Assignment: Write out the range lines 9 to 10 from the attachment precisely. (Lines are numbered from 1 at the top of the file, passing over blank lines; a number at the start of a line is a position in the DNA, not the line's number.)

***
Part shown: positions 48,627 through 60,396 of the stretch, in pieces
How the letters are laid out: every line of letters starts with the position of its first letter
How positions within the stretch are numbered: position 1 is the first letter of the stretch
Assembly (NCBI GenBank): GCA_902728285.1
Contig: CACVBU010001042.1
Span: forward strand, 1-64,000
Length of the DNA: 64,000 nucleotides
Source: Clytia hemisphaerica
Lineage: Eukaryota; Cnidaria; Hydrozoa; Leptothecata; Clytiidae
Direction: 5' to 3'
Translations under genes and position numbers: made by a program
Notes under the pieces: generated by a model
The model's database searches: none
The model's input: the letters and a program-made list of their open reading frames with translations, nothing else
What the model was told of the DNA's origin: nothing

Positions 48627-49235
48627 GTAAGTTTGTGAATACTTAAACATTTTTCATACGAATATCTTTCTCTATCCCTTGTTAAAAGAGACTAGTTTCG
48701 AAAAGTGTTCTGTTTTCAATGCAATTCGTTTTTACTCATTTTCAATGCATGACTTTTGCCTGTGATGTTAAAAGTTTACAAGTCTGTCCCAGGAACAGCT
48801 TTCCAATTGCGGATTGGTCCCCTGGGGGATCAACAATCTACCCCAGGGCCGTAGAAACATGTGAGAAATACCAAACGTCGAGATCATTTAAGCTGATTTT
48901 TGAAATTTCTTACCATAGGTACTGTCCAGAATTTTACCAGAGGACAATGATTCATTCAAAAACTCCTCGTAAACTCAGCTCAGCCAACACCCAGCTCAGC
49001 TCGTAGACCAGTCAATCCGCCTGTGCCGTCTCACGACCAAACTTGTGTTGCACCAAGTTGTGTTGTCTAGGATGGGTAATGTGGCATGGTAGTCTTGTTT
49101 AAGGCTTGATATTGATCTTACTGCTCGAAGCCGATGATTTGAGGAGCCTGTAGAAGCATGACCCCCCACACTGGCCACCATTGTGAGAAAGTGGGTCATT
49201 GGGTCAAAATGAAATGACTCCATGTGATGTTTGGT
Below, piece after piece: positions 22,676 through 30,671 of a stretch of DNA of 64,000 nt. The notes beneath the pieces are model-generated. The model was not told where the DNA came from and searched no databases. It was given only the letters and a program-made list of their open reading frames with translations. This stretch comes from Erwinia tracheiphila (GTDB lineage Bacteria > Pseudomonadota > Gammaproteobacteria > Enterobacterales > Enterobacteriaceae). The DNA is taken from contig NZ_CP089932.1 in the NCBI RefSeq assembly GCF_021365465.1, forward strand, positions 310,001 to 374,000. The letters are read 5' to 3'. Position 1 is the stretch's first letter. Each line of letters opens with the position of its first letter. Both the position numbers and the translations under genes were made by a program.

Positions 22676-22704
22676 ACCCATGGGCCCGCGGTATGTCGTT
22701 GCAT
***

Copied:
Lineage: Eukaryota; Cnidaria; Hydrozoa; Leptothecata; Clytiidae
Direction: 5' to 3'